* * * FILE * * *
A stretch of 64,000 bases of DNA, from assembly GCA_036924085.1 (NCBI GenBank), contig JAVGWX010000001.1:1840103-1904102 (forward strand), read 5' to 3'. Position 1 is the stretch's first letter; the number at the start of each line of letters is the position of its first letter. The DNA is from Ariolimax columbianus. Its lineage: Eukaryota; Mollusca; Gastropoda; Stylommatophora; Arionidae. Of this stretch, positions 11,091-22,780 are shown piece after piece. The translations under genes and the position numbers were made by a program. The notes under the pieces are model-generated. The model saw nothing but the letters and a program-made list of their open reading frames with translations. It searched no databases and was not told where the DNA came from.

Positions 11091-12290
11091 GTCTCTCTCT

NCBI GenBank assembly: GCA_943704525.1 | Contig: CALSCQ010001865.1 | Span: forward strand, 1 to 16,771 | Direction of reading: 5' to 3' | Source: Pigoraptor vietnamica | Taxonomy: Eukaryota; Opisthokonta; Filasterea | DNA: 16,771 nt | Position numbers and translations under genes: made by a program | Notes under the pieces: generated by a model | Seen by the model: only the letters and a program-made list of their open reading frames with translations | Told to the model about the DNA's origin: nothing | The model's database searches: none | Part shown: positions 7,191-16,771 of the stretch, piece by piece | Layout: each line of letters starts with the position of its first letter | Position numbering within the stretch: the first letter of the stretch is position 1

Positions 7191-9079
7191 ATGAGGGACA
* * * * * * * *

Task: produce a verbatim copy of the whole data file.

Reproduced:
A stretch of 64,000 bases of DNA, from assembly GCA_036924085.1 (NCBI GenBank), contig JAVGWX010000001.1:1840103-1904102 (forward strand), read 5' to 3'. Position 1 is the stretch's first letter; the number at the start of each line of letters is the position of its first letter. The DNA is from Ariolimax columbianus. Its lineage: Eukaryota; Mollusca; Gastropoda; Stylommatophora; Arionidae. Of this stretch, positions 11,091-22,780 are shown piece after piece. The translations under genes and the position numbers were made by a program. The notes under the pieces are model-generated. The model saw nothing but the letters and a program-made list of their open reading frames with translations. It searched no databases and was not told where the DNA came from.

Positions 11091-12290
11091 GTCTCTCTCT

NCBI GenBank assembly: GCA_943704525.1 | Contig: CALSCQ010001865.1 | Span: forward strand, 1 to 16,771 | Direction of reading: 5' to 3' | Source: Pigoraptor vietnamica | Taxonomy: Eukaryota; Opisthokonta; Filasterea | DNA: 16,771 nt | Position numbers and translations under genes: made by a program | Notes under the pieces: generated by a model | Seen by the model: only the letters and a program-made list of their open reading frames with translations | Told to the model about the DNA's origin: nothing | The model's database searches: none | Part shown: positions 7,191-16,771 of the stretch, piece by piece | Layout: each line of letters starts with the position of its first letter | Position numbering within the stretch: the first letter of the stretch is position 1

Positions 7191-9079
7191 ATGAGGGACA